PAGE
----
Campus is divided over support of controversial anti-sugar measure
If a tax measure on the November ballot passes, SF State students will soon pay an extra fee for their favorite sugary beverages.
Measure E, authored by Supervisor Scott Wiener, would put a two-cents-per ounce tax on sugar-sweetened beverages sold in San Francisco including sodas, sports drinks and some juices.
Diet drinks, natural fruit juice and drinks blended on-site will not be affected. The extra funds would go toward school programs, parks, recreation centers and other city services, according to Wiener.
“It’s going to generate millions and millions of dollars to improve the nutrition of our lowest income communities,” Wiener said during a debate on Measure E at SF State Sept. 24. “This is a public health measure.”
The primary goal of Measure E is to reduce sugar consumption, according to Wiener, who attributed the increase in obesity and diabetes to these beverages. If Measure E passes, Wiener expects to raise around $30 million per year for schools, parks and community organizations.
According to ‘No On Measure E’ campaign director Nick Panagopoulos, the measure would be “regressive, unfair and condescending” and would ultimately hurt the lowest income San Franciscans by driving up the price of groceries in general.
“It’s not a sales tax, it’s a distribution tax,” Panagopoulos said at the debate. “The California constitution doesn’t let them tax food or beverages.”
Both Wiener and Panagopoulos said that the tax will be paid by merchants at the point of distribution, rather than directly by the consumer. It will then be up to individual store and restaurant owners whether to add the extra cost directly to the taxed product, spread it around to all items or absorb it.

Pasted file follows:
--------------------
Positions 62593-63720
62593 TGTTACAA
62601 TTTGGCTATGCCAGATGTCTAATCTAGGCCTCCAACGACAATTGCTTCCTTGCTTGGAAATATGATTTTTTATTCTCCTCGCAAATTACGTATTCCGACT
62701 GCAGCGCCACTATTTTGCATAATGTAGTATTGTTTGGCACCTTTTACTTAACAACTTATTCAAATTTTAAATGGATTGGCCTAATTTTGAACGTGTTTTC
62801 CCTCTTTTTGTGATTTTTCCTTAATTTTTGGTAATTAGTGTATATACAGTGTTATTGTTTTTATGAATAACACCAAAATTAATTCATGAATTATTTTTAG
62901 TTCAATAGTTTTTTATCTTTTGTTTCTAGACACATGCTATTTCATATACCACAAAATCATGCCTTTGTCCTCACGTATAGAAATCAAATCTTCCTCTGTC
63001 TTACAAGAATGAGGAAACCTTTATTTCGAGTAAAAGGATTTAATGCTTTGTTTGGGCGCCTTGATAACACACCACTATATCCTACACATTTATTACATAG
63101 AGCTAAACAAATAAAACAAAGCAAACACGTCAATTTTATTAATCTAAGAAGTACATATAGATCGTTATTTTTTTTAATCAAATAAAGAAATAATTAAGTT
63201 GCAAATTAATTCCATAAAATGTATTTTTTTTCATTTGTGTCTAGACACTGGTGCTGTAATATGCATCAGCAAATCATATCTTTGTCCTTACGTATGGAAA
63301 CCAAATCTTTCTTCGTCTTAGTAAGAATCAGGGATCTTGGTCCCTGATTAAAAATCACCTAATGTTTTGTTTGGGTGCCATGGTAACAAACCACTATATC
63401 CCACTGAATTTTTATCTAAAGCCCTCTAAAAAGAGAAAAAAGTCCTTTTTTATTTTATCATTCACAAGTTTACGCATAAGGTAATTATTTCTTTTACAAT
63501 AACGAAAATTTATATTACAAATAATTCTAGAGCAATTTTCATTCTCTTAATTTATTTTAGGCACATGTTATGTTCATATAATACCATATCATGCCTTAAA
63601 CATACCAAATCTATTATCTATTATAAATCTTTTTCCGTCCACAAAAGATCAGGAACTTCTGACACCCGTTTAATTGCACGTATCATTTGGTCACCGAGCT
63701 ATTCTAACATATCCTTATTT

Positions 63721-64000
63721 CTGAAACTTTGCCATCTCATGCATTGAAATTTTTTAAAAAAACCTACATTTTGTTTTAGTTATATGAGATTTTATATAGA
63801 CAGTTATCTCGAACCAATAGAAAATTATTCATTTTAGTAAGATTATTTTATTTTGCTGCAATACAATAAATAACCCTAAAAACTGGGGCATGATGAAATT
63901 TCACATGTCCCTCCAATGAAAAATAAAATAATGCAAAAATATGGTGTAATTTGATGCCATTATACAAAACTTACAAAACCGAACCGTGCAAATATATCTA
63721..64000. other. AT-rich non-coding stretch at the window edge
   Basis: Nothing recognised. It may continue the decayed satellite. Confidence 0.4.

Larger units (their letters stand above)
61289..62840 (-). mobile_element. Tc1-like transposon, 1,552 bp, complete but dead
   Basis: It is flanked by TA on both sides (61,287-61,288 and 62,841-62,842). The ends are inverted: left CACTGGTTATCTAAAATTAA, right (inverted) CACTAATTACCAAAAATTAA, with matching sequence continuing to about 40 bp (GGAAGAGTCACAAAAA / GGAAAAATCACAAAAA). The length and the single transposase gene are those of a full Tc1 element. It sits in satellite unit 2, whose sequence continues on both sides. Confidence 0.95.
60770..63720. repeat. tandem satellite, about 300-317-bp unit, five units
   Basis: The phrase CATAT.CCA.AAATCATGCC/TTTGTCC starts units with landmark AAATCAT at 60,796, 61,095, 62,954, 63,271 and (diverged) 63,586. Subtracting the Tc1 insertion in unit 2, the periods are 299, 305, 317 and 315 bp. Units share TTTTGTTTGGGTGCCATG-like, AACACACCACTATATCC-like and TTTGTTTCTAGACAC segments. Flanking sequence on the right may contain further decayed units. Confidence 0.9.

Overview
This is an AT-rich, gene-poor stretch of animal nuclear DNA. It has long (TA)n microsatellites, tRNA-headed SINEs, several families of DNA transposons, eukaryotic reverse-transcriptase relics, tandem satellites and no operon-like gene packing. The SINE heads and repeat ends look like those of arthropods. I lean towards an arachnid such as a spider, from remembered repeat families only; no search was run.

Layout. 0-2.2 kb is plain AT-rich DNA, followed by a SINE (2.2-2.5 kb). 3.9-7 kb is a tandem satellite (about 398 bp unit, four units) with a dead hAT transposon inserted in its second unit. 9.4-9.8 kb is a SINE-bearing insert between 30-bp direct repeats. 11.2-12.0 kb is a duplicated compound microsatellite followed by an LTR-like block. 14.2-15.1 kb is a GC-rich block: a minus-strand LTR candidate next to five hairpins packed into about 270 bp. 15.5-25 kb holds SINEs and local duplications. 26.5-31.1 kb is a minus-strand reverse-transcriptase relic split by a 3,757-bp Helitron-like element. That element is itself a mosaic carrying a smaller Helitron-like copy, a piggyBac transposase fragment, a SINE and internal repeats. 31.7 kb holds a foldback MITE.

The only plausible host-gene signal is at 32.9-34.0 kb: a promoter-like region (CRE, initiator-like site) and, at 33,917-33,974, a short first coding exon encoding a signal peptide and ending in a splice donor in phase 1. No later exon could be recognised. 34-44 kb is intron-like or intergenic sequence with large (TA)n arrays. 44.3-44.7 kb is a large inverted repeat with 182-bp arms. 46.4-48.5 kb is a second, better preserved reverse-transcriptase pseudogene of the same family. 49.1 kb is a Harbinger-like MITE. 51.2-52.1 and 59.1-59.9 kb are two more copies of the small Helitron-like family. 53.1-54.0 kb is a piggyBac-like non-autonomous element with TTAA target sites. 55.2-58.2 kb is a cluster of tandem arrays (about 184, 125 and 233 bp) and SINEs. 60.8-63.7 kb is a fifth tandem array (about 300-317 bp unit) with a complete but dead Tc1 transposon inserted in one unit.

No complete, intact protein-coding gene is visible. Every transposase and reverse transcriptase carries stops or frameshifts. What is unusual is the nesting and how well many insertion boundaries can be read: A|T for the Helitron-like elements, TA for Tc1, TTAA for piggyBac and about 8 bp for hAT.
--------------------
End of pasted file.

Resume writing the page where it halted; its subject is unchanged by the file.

“I don’t believe it’s going to pass,” said ‘No On Measure E’ spokesperson Roger Salazar. “I don’t think voters are at all open to the government regulating their food choices, especially through taxes.”
Maureen Erwin of ‘Yes On E’ said the measure is “within striking distance” of reaching the two-thirds majority needed to pass.
According to Panagopoulos, more than 1,000 small businesses and some political clubs oppose Measure E. However, all medical organizations in the city and labor unions support it, Wiener said.
“I think we’ve got a shot,” Erwin said. “If you look at our endorsement list next to theirs, it’s not even in the same realm.”
The SF State community is divided about whether or not to support the measure.
Elsa Ramos, who manages the Lobby Shop and Healthy U in the Student Center, said she thinks that if the measure passes, the two stores will absorb the extra cost rather than pass the burden on to students. Sodas are the single biggest selling item at the Lobby Shop in the Cesar Chavez Student Center, according to Ramos.
Ramos said she still might vote in favor of Measure E, because of the health programs it will help fund. Others have stronger feelings about the measure, especially its intent to impact personal choices.
“Whose business is it if I want to drink a Coke once a month,” said John Wilson, a cashier at Healthy U. “I don’t think it’s appropriate.”
Broadcast and Electronic Communication Arts major Oscar Maciel said he would support Measure E, because he believes it would encourage people to consume less sugar and make healthier choices.
“I haven’t really seen any better ideas,” Maciel said. “There are a lot of things that are clearly junk, and people just buy them because they’re cheap. I would absolutely support it.”
According to Erwin, similar measures have been proposed without passing, but that does not mean the proponents of Measure E plan to give up if voters reject it in November.
“If it doesn’t happen now, it will happen again in the future,” Wiener said.